GM has joined business leaders across sectors in support of the Cyber Readiness Institute (CRI) initiative. Their mission is to share resources and knowledge that inform the development of free cybersecurity tools through a self-guided online program. GM’s Supply Chain and distribution network includes many small and medium businesses that can benefit from CRI’s tools and resources to improve cyber readiness.

“We recognize the importance of our involvement to improve and strengthen the security posture of all of our partners,” added Massimilla.

During our discussion one interesting point we surfaced surrounded the need for community in cybersecurity – a coalition of the willing – sharing information, best practices and data analyses to protect one another and create solutions that collectively make the ecosystem safer for all. Our talk veered into potential solutions for all of these issues so prevalent not only in the automotive industry but any industry that uses and stores massive amounts of data.

We converged on what seems to be the best course of action going forward – deploying an automated toolset that overlays the myriad cybersecurity vendors, triaging and prioritizing the attack alerts by utilizing AI to aid expert cyber professionals to identify, track and kill an attack in real time. This would provide an easier way for Massimilla and his team to manage GM’s massive, distributed network and data across factories, offices and suppliers, and to protect its millions of customers on the road.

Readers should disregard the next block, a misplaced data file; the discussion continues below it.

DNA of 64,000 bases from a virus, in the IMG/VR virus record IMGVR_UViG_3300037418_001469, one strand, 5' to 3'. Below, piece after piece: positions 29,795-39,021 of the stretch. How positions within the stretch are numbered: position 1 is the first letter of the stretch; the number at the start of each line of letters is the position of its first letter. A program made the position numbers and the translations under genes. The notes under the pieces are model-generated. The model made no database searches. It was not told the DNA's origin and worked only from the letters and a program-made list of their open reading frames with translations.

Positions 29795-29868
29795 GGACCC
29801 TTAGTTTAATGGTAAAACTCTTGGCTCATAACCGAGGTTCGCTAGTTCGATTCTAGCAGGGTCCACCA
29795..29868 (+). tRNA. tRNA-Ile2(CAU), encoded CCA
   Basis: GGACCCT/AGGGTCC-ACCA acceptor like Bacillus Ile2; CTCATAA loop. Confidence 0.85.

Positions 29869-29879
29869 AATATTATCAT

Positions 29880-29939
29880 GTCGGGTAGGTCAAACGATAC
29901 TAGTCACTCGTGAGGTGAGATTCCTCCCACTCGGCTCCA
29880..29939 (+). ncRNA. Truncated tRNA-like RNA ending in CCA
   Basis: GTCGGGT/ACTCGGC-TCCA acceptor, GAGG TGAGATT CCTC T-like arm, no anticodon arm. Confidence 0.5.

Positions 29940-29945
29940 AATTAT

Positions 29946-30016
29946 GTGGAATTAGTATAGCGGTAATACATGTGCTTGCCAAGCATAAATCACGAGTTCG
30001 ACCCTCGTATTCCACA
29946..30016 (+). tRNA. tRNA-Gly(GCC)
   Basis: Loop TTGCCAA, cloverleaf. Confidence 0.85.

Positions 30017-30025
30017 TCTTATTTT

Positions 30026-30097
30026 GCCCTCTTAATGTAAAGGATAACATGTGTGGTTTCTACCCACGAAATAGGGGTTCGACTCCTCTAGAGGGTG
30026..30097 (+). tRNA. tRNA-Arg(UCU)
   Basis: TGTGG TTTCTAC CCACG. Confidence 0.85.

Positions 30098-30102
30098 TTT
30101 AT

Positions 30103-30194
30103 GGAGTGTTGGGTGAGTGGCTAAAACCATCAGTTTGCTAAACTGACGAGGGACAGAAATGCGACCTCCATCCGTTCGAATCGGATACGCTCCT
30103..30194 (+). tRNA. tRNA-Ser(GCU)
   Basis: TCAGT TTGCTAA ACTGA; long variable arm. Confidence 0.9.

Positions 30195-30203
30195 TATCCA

Global organizations like GM will to continue to vet new cybersecurity vendors and onboard new products, yet it will take a new generation of artificial intelligence enhanced products as well as greater productivity from integration, orchestration and process automation, plus training more cyber professionals and communal sharing of protection technology and techniques to slow and reverse the escalating hacking threats across the supply chain.

Returning to Shakespeare’s Hamlet, we must choose, “To be [safe], or not to be…” – because insecurity is not an option.

David J. Blumberg is the founder and managing partner of Blumberg Capital. Follow him on Twitter at @davidblumberg